Through all of that, Embiid still found a way to impact the game, and he did it defensively, blocking five shots total and three in the fourth quarter alone. It was this rejection, rebound, and outlet pass that pulled the game level at 83 after the Sixers had been chasing for most of the afternoon:
That was probably his biggest contribution of the game, and even though Joel really struggled across the board, his fourth quarter rim protection helped the Sixers get enough stops to pull even and eventually claim the lead.
A couple of advanced stats help tell his story:
- 6 screen assists (team high)
- 4 loose balls recovered (team high)
- 15 contested shots (team high by a huge margin)
- 13 box outs (team high by a huge margin)
When nothing else is really clicking, you try to contribute in other areas, and he did that on Saturday.
They were out of control.
For context, the Sixers averaged just 11.3 turnovers through the first three games of this series. They coughed it up 26 times last night, tying their regular season high. That was the Milwaukee road game, the March trip to Wisconsin where they just totally fell apart after a good first quarter.
The Sixers reached their season average of 17 by halftime on Saturday. They hit 22 turnovers midway through the third quarter and Brett Brown decided to go small, spacing the floor a little bit and limiting the clunky touches his team was flubbing in the paint. That seemed to help a bit, as Embiid got a break on the bench and the Sixers regrouped to cut the lead to four heading into the fourth quarter.
They stepped up the defense in that period and held Miami to just 19 points. That was probably the difference, if you’re wondering how exactly they won that game. They limited the Heat to 41 second half points after allowing 61 in the first half.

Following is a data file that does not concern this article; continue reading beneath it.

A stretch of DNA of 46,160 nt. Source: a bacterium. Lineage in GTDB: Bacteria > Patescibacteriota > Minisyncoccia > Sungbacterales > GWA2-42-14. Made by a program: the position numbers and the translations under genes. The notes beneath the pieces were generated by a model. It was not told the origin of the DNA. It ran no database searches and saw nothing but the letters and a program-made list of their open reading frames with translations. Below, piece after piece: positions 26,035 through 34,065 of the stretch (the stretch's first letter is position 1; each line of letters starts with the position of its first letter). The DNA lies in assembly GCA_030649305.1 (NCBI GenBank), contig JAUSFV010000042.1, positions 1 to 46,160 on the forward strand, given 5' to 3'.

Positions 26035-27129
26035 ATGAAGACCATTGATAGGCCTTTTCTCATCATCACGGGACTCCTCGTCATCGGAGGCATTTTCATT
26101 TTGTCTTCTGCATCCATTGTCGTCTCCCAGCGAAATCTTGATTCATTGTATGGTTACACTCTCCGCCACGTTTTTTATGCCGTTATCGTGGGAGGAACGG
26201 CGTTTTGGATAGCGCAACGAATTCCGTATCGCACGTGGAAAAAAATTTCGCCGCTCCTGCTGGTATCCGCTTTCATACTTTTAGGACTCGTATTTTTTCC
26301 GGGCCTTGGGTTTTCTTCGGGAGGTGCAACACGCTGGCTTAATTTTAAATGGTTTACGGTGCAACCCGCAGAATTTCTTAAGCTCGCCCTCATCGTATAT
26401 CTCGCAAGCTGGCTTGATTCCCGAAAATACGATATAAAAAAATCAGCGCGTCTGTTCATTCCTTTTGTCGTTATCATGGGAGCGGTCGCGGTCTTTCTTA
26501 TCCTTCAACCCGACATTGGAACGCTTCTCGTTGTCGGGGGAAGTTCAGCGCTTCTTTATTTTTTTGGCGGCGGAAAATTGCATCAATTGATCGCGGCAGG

Across the board, it’s not like they compensated for the turnovers in the typical areas. Normally, when the Sixers cough it up a bunch of times, they usually shoot themselves out of trouble. That wasn’t the case last night, because they only hit 42.9% from the field and just 22.6% from three (7-31).
What they did do was win in auxiliary areas to complement the second half defensive performance. They beat Miami 57 to 43 on the glass and grabbed 17 offensive rebounds, scoring 13 second chance points and limiting the Heat to 8. They scored 23 points off 19 Miami turnovers and won at the foul line, converting 27 of 35 attempts (77.1%) while Miami only went 13 for 25 (52%).
I also think Miami looked a little ragged out there in the fourth quarter. I mean, you’re playing a physical game, you take a lead into halftime, and your opponent just sort of shrugs off those blows and keeps coming at you. It’s like the MMA fighter who gets punched in the face 40 times and remains on his feet.
Outside of Wade, you don’t really have a go-to guy, and even then the 36-year-old veteran needed 22 shots and 6 free throw attempts to hit 25 points. Miami only hit 7 three pointers yesterday, and three were from Wayne Ellington in the first half.
The Sixers just sort of won a game of attrition. You have to outwit, outplay, and outlast, like the TV show Survivor, only this time Ben Simmons is calling the shots in place of Jeff Probst.
Backup Ball Handling
Simmons played 39 minutes last night, just one less than the 40 he played in game three. Markelle Fultz did not play and T.J. McConnell logged 2 points, 4 rebounds, and 3 turnovers in 9 minutes. He was a +1 on the day.
The second unit point guard position is becoming an interesting subplot here, the topic of a lengthy Crossing Broad Slack chat discussion post-game. Consensus seems to be that Fultz is the more talented player while being a defensive liability. T.J. has his limitations but also has more experience and probably gives you more defensively, which is why Brown decided to go with him.